You’ll do well to go and see Signac at his place. I was very pleased at what you wrote in today’s letter, that he made a better impression on you than the first time. In any case I’m happy to know that from today you won’t be on your own in the apartment. Be sure to say hello to Koning for me. Is your health good? As far as mine goes, it’s better, but eating’s a real chore as I have a fever and no appetite, but it’s just a passing thing and a question of patience.


I have company in the evening, because the young Danish painter who’s here is very nice; his work is dry, correct and timid, but I’m not averse to that when the person is young and intelligent. At one time he’d begun to study medicine, he knows the works of ZolaDe Goncourt and Guy de Maupassant, and he has enough money to have an easy time of it. Besides that he has a very serious wish to do something different from what he’s doing at present. I think he’d do well to put off returning home for a year, or to come back after a short visit to his compatriots.


But, my dear brother — you know, I feel I’m in Japan. I say no more than that, and again, I’ve seen nothing yet in its usual splendour.  That’s why (even while being worried that at the moment expenses are steep and the paintings of no value), that’s why I don’t despair of success in this enterprise of going on a long journey in the south. Here I’m seeing new things, I’m learning, and being treated with a bit of gentleness, my body isn’t refusing me its services. For many reasons I’d like to be able to create a pied-à-terre which, when people were exhausted, could be used to provide a rest in the country for poor Paris cab-horses like yourself and several of our friends, the poor Impressionists…”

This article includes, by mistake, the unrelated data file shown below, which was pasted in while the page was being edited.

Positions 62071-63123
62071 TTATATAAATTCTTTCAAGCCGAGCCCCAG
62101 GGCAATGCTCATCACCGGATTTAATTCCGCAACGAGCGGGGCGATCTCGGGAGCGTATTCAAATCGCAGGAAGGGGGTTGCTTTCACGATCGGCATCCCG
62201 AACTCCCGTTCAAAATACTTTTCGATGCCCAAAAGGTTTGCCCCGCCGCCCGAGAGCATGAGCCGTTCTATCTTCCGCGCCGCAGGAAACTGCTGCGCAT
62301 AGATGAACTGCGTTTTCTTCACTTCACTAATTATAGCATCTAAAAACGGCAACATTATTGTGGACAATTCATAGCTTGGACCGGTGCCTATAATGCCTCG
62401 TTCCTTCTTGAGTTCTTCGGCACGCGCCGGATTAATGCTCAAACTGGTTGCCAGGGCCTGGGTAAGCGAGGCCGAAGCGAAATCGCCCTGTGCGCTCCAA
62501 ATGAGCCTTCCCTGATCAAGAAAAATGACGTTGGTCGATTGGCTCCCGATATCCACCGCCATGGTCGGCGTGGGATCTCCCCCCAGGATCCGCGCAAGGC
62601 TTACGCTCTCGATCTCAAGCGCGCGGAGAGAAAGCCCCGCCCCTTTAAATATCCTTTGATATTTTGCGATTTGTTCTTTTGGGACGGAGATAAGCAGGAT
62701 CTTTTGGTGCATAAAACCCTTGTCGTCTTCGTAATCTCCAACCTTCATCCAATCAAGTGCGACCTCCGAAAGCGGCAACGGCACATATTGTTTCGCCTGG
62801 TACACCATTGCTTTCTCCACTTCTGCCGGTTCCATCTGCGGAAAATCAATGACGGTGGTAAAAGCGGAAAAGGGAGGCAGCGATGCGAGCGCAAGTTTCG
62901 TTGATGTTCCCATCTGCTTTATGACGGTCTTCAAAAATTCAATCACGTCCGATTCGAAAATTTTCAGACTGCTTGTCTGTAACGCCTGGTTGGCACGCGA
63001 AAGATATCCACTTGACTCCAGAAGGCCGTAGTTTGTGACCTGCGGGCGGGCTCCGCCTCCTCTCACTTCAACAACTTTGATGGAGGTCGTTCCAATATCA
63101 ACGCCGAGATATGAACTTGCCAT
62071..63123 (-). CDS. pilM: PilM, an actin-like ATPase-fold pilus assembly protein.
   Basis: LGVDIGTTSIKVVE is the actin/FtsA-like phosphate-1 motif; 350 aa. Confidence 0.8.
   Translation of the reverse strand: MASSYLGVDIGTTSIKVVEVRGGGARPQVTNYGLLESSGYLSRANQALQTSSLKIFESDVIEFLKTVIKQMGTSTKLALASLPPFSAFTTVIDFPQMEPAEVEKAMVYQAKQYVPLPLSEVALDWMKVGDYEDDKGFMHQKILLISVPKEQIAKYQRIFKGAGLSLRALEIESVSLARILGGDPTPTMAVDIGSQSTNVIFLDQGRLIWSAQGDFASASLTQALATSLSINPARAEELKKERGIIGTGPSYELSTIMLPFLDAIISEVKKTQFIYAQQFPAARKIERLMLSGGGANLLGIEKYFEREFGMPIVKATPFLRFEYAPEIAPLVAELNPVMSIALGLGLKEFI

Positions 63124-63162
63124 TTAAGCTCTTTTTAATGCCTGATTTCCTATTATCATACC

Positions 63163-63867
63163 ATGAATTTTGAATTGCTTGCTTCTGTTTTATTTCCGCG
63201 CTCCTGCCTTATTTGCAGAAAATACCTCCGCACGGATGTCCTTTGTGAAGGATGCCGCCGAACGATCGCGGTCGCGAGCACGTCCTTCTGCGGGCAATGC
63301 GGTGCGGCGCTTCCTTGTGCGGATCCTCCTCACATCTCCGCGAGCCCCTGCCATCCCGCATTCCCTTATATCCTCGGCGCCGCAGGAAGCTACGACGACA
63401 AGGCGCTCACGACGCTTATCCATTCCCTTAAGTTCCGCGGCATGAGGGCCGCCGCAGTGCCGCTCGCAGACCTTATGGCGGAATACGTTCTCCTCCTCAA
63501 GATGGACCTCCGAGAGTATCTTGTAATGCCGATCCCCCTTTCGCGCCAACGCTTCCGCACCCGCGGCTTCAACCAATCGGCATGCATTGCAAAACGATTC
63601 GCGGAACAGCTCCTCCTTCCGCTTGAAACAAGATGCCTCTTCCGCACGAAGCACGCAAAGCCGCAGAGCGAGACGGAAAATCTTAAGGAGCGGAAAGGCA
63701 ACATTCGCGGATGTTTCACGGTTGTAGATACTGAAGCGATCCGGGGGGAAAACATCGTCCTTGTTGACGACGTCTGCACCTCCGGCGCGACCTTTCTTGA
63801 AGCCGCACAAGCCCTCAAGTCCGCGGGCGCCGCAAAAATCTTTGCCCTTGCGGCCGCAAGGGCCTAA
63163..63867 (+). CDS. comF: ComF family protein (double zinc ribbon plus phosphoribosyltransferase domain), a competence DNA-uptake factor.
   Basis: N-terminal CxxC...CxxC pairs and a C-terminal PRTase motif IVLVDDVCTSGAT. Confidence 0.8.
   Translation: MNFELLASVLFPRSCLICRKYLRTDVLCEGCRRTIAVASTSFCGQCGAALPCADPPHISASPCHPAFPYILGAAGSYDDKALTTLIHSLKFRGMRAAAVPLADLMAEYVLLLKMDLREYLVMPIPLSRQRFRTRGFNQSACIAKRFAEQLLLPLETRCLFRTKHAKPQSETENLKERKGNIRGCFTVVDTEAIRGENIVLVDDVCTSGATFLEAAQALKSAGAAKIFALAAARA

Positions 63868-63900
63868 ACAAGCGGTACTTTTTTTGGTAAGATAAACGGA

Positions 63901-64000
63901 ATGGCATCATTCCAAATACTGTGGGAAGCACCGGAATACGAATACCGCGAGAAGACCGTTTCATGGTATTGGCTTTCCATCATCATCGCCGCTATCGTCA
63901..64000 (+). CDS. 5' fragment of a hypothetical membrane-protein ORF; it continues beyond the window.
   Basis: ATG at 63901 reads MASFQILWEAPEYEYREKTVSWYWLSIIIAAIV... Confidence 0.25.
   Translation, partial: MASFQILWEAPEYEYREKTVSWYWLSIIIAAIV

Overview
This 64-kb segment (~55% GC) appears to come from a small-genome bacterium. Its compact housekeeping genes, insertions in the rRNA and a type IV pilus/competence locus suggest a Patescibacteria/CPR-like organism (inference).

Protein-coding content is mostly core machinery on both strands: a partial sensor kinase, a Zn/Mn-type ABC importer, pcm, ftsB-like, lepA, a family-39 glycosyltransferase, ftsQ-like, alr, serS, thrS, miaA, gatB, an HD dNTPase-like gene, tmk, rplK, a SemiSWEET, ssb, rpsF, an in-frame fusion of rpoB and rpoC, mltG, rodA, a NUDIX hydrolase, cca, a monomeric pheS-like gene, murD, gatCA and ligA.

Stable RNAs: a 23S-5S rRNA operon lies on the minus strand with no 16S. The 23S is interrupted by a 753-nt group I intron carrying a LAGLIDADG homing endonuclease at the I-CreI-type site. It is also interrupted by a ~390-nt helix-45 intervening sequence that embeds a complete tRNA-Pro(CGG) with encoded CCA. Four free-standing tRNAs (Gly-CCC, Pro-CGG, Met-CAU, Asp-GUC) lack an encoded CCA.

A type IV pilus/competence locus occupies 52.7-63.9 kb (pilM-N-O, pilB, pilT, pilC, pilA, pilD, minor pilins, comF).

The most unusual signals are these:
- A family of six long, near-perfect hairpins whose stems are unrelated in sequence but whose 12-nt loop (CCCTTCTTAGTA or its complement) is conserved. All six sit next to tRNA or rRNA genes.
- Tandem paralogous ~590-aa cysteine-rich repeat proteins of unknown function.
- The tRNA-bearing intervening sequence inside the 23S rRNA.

To Theo. Arles, on or about Friday, 16 March 1888




“…I could wish you had near you something more rudely alive, warmer than the Dutch — but all the same, Koningwith his whims is an exception for the better. Anyway, it’s always good to have somebody. But I could still wish you had one or two good friends among the French. Would you do me a great favour: my friend the Dane, who leaves for Paris on Tuesday, will give you 2 small paintings — nothing much — that I’d like to give to Mme the Countess De la Boissière at Asnières. She stays in boulevard Voltaire, on the first floor of the first house at the end of the Clichy bridge. PèrePerruchot’s restaurant is on the ground floor. Would you take them to her personally on my behalf, saying I had hopes of seeing her again this spring and that even here I haven’t forgotten her; I gave them 2 small ones last year as well, her and her daughter. I’d have hope that you wouldn’t regret making these ladies’ acquaintance. After all, they’re a family. The countess is far from young but she’s first of all a countess, then a lady, the daughter ditto.